- Posted by currencies in Bank of England, Brexit, Currency, Dollar, Economy, EUR, GBP, Sterling, UK, Uncategorised
- February 7, 2018
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Sterling fell for a third straight day yesterday, hitting two-week lows against a broadly stronger dollar even though investors remained wary of selling it down too far before this week’s Bank of England meeting.
Currency markets have been relatively calm compared with equity markets which are suffering their fourth straight day of falls, with Britain’s FTSE index down almost 2 percent and lower for the sixth day in a row.
But as the dollar has strengthened, sterling has struggled, it has now fallen almost 3 percent since peaking at $1.4346 on Jan. 25 and is down more than 2 percent since Friday.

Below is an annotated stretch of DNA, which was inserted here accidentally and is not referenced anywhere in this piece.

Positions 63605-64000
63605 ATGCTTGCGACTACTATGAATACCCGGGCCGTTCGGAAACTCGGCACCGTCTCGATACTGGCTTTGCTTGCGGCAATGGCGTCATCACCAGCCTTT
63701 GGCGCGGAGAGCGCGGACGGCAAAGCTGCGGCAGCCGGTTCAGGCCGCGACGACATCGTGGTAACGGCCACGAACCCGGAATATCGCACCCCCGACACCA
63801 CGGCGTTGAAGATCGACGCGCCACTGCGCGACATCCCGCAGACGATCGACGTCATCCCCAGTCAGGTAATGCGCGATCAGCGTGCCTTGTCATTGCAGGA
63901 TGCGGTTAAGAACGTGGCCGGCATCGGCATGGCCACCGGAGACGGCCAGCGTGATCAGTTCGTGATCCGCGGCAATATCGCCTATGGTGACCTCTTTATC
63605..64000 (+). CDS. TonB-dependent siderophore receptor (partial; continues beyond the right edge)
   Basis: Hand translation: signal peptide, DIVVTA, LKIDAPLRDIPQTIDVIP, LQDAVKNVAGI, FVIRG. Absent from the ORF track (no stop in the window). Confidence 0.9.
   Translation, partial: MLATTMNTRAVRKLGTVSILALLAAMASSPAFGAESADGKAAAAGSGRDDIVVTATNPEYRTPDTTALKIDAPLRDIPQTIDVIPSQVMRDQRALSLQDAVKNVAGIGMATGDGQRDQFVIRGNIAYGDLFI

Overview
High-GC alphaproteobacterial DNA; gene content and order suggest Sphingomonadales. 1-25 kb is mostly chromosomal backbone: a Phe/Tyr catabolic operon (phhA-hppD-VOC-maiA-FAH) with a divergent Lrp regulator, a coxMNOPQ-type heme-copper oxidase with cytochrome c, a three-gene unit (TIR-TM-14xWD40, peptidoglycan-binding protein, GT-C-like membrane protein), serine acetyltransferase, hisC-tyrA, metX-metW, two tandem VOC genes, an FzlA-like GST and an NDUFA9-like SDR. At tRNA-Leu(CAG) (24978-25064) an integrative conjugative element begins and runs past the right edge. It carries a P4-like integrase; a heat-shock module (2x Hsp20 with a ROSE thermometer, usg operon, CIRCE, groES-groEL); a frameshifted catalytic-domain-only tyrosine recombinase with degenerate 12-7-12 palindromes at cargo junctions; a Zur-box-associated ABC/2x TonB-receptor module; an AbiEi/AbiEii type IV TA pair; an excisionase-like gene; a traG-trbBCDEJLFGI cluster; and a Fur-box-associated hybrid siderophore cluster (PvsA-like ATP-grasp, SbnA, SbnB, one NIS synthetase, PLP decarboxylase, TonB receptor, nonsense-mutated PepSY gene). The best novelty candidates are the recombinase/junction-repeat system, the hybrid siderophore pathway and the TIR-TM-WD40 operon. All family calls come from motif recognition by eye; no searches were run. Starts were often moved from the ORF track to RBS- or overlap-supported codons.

The currency has been hurt by the general flight from risk and weighed down by this week’s surveys confirming the poor shape of Britain’s economy and fresh tensions over its divorce negotiations with the European Union.
Economic growth is likely to slow to 0.3 percent in the first quarter, down from 0.5 percent in the last three months of 2017, financial data firm IHS Markit said.
UK data showing weaker service sector output and only modest growth in retail spending have not helped sterling sentiment, but the real driver of weakness has been broader market volatility.
While the Bank is expected to leave interest rates unchanged, many analysts are now predicting a rate rise in May, especially after BoE Governor Mark Carney recently sounded a more upbeat tone on the economy. The BOE also releases its inflation report on Thursday.